“Had a very productive meeting with President Volodymyr Zelensky. India is eager to further cement bilateral relations with Ukraine. Regarding the ongoing hostilities, reiterated that India believes in a human-centric approach and believes that the way to peace is through dialogue and diplomacy,” PM Modi posted on X after meeting Zelensky.

Last year, India had abstained from a vote at the United Nations General Assembly (UNGA) on a resolution titled ‘Principles of the Charter of the United Nations underlying a comprehensive, just and lasting peace in Ukraine’, citing that it “lacked basic concepts” for achieving a sustainable peace in the region.

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PM Modi has also consistently advocated that no solution can ever be arrived at the cost of human lives and that escalation of hostilities and violence is in no one’s interest. “India shares the global concerns over the situation in Ukraine and supports any collective desire to facilitate peaceful resolution of the conflict,” the MEA Secretary said in Switzerland on Sunday.

The countries and organisations which supported the joint communique include Albania, Andorra, Argentina, Australia, Austria, Belgium, Benin, Bosnia and Herzegovina, Bulgaria, Cabo Verde, Canada, Chile, Comoros, Costa Rica, Cote d’Ivoire, the Council of Europe, Croatia, Cyprus, Czechia, Denmark, Dominican Republic, Ecuador, Estonia, the European Commission, the European Council, the European Parliament, Fiji, Finland, France, Gambia, Georgia, Germany, Ghana, Greece, Guatemala, Hungary, Iceland, Iraq, Ireland, Israel, Italy, Japan, Kenya, Kosovo, Latvia, Liberia, Liechtenstein, Lithuania, Luxemburg, Malta, Moldova, Monaco, Montenegro, Netherlands, New Zealand, North Macedonia, Norway, Palau, Peru, Philippines, Poland, Portugal, Qatar, Republic of Korea, Romania, Rwanda, San Marino, Sao Tome and Principe, Serbia, Singapore, Slovak Republic, Slovenia, Somalia, Spain, Suriname, Sweden, Switzerland, Timor Leste, Turkiye, Ukraine, the United Kingdom, the United States, and Uruguay.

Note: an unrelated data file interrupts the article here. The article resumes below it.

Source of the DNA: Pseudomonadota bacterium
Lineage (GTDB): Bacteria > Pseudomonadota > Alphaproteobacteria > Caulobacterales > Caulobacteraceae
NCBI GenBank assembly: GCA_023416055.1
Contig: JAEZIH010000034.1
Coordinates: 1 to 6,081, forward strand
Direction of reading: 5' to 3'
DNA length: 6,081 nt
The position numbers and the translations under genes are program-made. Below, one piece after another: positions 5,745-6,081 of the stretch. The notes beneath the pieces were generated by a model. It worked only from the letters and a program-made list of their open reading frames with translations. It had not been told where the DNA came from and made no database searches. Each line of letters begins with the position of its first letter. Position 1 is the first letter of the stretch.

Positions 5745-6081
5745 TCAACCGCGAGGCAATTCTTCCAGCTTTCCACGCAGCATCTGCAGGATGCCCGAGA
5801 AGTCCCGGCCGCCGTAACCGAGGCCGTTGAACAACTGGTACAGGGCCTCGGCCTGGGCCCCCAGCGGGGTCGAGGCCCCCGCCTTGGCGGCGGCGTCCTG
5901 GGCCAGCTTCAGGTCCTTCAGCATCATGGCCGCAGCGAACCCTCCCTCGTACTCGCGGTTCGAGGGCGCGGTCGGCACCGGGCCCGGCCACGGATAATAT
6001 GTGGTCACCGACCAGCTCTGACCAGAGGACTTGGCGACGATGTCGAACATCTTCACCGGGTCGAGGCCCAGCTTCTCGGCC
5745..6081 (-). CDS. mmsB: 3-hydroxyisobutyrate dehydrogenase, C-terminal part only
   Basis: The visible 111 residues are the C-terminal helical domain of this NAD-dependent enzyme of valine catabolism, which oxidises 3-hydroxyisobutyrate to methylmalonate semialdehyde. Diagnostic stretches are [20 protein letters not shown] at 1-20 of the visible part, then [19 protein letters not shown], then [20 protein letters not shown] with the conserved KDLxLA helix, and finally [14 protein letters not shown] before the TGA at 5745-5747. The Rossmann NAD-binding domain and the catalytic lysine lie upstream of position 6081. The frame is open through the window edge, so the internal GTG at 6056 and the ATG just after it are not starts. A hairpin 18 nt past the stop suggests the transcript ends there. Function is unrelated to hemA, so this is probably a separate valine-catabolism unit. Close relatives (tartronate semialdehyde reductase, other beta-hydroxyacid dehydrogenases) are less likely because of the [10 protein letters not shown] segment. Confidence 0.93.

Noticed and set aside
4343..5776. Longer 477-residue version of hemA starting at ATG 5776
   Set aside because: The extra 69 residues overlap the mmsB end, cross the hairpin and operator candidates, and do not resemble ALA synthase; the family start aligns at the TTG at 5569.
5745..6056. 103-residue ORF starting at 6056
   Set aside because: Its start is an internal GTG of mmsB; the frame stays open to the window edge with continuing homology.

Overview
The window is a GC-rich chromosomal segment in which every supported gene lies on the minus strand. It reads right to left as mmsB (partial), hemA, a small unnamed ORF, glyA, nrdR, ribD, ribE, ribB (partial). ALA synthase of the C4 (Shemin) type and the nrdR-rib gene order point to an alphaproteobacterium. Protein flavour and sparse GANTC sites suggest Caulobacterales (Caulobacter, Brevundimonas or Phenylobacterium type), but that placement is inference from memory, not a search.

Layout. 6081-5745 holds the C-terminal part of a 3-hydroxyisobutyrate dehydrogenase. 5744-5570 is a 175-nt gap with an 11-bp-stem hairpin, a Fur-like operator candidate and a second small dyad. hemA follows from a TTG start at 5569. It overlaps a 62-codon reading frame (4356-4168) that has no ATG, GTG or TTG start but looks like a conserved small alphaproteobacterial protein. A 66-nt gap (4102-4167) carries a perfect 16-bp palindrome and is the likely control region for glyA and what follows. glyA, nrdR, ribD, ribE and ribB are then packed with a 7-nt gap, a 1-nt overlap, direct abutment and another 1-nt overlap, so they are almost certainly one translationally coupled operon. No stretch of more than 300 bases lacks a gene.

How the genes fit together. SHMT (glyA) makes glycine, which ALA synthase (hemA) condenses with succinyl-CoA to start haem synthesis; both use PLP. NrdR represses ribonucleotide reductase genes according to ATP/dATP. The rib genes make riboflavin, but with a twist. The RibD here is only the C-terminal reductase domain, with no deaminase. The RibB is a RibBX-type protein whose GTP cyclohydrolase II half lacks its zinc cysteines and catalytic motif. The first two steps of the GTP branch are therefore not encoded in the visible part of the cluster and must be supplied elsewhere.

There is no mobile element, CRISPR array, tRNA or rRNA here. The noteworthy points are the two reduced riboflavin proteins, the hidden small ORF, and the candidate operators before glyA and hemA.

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–IANS